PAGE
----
Whatever the outcome of Labour's conference on Clause Four tomorrow, Brian Brivati argues that the debate has illustrated the power of the proceduralists and the eclipse of the ideologues.
We know about Gaitskell's attempt to change it in the 1960s and that made sense. What Blair is doing - and Blair in general - has made no impact whatsoever, even by the insular standards of the United States." This comment came from Gerard Alexander, a political scientist at Columbia University in New York last week. It has been echoed in Europe, with a touch more incredulity as to why Labour's debate on Clause Four did not take place a generation ago.
Blair needed to do something. The reform of the party had been carried out by Kinnock and polished off by Smith. All the hard work had been done. How then was Blair to make a big political impact with his first speech to a Labour Party conference as leader? How to isolate the left even more than defeat had done? The choice of reforming Clause Four, of resurrecting the glorious failure by Gaitskell in 1959, met all the key criteria; it would force the left into the ludicrous position of defending current political philosophy in terms of the past; it was essentially a symbolic and linguistic issue in which any change was a triumph and would ensure that New Labour had a New Testament; and it was a battle that could be won by capitalising on the structural changes that Kinnock and Smith had made in the party.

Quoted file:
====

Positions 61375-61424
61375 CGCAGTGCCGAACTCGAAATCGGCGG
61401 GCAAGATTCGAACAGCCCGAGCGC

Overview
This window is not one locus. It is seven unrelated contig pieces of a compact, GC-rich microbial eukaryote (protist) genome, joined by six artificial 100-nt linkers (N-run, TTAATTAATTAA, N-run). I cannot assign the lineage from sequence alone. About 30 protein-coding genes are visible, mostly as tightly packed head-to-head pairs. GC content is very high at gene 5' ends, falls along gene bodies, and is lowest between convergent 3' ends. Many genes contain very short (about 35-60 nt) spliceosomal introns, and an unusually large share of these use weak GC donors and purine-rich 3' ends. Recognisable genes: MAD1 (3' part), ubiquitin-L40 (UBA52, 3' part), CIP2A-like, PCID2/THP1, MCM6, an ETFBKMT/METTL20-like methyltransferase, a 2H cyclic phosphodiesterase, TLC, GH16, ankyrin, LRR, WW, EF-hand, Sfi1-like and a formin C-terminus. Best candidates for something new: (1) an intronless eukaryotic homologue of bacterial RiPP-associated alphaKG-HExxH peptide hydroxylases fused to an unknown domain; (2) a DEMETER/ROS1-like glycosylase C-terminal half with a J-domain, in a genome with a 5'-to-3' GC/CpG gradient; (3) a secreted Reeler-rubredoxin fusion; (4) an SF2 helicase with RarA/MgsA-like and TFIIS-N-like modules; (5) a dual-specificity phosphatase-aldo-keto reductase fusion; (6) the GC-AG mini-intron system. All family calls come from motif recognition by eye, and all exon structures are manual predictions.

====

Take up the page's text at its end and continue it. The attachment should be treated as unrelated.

In all these respects the Clause Four reform worked beautifully. Watching the left react to the debate has illustrated the extent to which they have become prisoners of the past. But the debate matters, or at least it should have mattered, because it could have been the occasion for addressing the most important question facing the left: how to marry the agenda of new politics with the reformulation of central economic policy in a such a way that 12 million people will vote for it.
Unfortunately, the debate rarely looked to the future. A prime example of what went wrong was played out in February in a basement room in Westminster Central Hall at a Fabian debate on Clause Four, one of many such encounters, this time between Jack Straw and Mo Mowlam on one side and Diane Abbott and Alan Simpson on the other. The people were a good mix in age and, although suits predominated, there was a sprinkling of ageing Fabian anoraks. But there were no tee-shirts emblazoned with political messages; few badges; no banners and no hecklers. In sum: no political atmosphere. Aside from a couple of nutters and Austin Mitchell, this could easily have been a meeting of management consultants arguing over the best way of organising the promotion of a new product.
The debate ran like this. Straw recounted a version of the history of Clause Four and finished by talking about power, about a common ownership of ideas and about coming out of the political closet to say what the party really stood for. Abbott replied with a collection of political platitudes and emotive dogma. Her mantra for the rest of the evening emerged: the Labour Party is about "ownership". Back came Mo Mowlam with a collection of random thoughts about "empowerment" and "hegemony". Finally there was Alan Simpson who mentioned that the debate was about the relationship between property and capital, before producing a pair of white Y-fronts and saying: "this is what the Labour Party wants".
The front benchers have become so well trained in the school of repetitive soundbite that they seemed incapable of putting more than one coherent sentence together. While the left simply spoke a dead language.